Other geographic measurements are of course possible. For example, given a firm or establishment, one could count the number of other firms within a certain radius (or radii) as a means of measuring co-location and thus unrealized knowledge channels. However, such a measure would fail to account for other externalities associated with the urban landscape that may have an effect of firm survival, such as costs. Furthermore, given the geographic scale of this paper (the Stockholm ICT cluster), such a measure may not be entirely appropriate when understanding the dynamics of firms within clusters, rather than between clusters. In other words, firm counts would be better suited for global-, rather than local-level analysis. Even though the Stockholm cluster is not spatially distributed evenly (as seen in Fig. 4 and largely due to urban development patterns), firms do tend to be concentrated toward a hypothetical core, and within a compact geographic area. Distance from the cluster’s geographic centroid, on the other hand, also incorporates aspects of urbanization and the externalities associated with co-location with unrelated firms (Jacobs 1969)), as well as costs. Furthermore, location alongside firms that are related but not in the five-digit NACE sector may reveal externatlities associated with related variety (Frenken et al. 2007)). This is in addition to to proxying for access to specialized labour inputs as well as unrelated but associated sectors.

3.3.3 Control variables

In addition to the main variables of interest we also include several control variables that may explain firm survival rates. This includes the founding size of the firm, measured by number of employees (including the founder); the size of the spinoff’s parent firm (at the time of spinoff), also measured in the number of employees, the fraction of the firm’s initial workers that are highly educated (measured by the percentage of employees with ≥ 3 years of university education); and the fraction of the firm’s initial workers that are male. Similar to Andersson and Klepper (2013), we also include a number of dummy variables including those for time periods in five-year increments (adjusted to take into account a three-year increment for 1993-1995 when Sweden experienced a sharp recession); if the spinoff is in a different five-digit NACE industry as its parent firm and whether or not the spinoff is a pulled spinoff. A summary of the variables may be found in Table 2.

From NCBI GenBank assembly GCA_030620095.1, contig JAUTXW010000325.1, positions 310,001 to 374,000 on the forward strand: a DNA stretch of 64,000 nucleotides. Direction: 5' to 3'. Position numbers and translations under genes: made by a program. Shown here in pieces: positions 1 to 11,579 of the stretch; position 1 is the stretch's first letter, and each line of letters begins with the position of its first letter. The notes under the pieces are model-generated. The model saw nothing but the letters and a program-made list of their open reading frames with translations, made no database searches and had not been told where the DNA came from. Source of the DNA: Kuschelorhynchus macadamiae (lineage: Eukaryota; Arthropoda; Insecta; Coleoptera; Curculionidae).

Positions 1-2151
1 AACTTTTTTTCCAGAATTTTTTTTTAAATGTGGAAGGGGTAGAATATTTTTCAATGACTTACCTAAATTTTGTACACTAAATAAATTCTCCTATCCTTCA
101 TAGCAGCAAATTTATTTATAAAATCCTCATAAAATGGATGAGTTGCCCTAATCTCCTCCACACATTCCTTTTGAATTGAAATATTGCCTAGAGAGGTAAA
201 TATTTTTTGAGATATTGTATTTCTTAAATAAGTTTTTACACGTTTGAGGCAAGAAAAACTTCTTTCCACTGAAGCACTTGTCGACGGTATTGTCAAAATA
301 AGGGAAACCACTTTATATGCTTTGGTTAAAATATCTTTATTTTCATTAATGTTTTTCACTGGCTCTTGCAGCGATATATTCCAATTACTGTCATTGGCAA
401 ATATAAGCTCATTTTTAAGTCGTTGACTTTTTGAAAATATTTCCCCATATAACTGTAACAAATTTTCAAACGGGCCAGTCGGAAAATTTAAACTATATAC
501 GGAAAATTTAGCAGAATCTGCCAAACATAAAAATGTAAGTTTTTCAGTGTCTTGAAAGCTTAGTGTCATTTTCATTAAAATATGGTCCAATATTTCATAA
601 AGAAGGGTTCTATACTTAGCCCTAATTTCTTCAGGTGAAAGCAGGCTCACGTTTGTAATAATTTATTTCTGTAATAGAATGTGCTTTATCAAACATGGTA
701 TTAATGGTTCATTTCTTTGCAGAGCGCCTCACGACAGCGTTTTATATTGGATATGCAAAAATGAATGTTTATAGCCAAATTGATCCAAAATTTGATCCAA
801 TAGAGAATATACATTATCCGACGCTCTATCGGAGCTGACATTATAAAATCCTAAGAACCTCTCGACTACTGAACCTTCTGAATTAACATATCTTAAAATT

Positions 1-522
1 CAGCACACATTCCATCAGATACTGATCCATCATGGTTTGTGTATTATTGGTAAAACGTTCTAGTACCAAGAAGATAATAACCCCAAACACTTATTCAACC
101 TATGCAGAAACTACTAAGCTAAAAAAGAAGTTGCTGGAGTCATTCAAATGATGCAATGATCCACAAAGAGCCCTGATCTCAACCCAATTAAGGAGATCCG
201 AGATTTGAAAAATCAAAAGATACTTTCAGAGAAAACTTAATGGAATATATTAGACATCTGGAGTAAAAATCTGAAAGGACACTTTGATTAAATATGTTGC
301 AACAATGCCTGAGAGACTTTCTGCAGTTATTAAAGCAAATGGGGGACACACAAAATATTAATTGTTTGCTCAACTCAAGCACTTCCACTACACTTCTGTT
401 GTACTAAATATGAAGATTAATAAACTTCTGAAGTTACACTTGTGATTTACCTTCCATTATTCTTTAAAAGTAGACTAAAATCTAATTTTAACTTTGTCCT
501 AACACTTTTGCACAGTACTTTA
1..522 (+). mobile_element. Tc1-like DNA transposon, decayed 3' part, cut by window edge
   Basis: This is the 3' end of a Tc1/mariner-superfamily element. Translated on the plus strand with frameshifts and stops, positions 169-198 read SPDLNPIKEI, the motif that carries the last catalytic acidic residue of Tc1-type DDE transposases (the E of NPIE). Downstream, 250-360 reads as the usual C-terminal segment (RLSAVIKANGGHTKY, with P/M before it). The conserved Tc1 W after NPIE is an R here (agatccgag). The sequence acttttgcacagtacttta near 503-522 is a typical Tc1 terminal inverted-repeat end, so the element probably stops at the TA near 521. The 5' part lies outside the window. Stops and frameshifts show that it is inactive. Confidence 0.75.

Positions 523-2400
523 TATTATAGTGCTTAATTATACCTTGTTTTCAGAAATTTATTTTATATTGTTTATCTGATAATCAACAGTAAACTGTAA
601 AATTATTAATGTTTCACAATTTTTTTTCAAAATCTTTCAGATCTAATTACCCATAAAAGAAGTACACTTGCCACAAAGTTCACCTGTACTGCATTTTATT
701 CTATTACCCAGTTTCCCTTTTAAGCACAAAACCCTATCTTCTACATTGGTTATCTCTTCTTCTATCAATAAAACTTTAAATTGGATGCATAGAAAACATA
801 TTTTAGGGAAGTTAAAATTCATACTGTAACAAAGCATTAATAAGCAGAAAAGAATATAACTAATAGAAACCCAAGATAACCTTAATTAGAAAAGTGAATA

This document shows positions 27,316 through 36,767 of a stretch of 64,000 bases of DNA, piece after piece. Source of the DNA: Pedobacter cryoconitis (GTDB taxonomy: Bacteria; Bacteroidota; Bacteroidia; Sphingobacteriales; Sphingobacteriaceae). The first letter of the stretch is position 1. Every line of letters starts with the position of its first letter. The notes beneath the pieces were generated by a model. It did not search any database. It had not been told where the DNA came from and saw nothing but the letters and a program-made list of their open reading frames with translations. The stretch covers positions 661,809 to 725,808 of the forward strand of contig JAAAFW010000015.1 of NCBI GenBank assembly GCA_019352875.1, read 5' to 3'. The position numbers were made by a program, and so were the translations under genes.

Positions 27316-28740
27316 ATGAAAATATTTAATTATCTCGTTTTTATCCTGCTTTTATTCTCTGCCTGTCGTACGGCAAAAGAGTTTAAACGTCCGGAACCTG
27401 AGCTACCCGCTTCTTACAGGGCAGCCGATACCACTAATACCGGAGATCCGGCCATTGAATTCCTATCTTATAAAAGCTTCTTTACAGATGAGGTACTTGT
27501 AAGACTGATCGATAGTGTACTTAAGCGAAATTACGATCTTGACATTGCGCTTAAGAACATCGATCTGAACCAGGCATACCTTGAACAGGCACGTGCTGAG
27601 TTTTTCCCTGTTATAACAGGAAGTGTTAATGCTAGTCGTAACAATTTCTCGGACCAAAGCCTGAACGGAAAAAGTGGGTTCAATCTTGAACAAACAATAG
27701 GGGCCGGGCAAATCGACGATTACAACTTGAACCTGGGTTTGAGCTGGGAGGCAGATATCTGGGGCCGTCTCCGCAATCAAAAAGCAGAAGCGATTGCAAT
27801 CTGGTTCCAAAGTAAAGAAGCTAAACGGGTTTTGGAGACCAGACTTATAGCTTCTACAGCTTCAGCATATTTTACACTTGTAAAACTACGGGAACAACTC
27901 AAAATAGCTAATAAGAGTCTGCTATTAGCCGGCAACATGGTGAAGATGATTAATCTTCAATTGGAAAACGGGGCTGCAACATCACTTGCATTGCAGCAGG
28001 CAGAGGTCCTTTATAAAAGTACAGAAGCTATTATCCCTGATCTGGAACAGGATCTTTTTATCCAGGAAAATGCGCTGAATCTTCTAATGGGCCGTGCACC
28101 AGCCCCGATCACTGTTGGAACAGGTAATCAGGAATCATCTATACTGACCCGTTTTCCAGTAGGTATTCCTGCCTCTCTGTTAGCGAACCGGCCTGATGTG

Table 2

List of variables and descriptions

Variable

Description and anticipated effect on hazard rate

Di

Distance of firm i from the cluster’s centroid. Proxies for unrealized knowledge channels. Separated into three dummy variables; \({\mathrm {D}_{\mathit {i}}^{0-1 \mathit {km}}}\), \(\mathrm {\mathrm {D}}_{i}^{1-5 km}\) and \(\mathrm {D}_{i}^{>5 km}\), which take on the value of 1 if firm i is located within that category, or 0 otherwise. (+/-)

Ci

Closeness centrality of firm i, which proxies for realized knowledge channels, i.e. the efficiency of knowledge transfer between firms via genealogical links. (-)

\(\ln \) Founding Sizei

The size of firm i at the time of spinoff. (-)

\(\ln \) Parent Sizei

The size of the parent firm of firm i at the time of spinoff. (+/-)

Share Highly Educatedi

Fraction of firm i’s initial workers that have ≥ 3 years of university education. (-)

Share Malei

Fraction of firm i’s initial workers that are male. (-)

Periodni

Time period dummy, takes on the value of 1 if firm i was established in period n, and 0 otherwise. (+/-)

Sector Changei

Dummy variable, takes on the value of 1 if firm i is in a different five-digit NACE industry as its parent firm, and 0 otherwise. (-)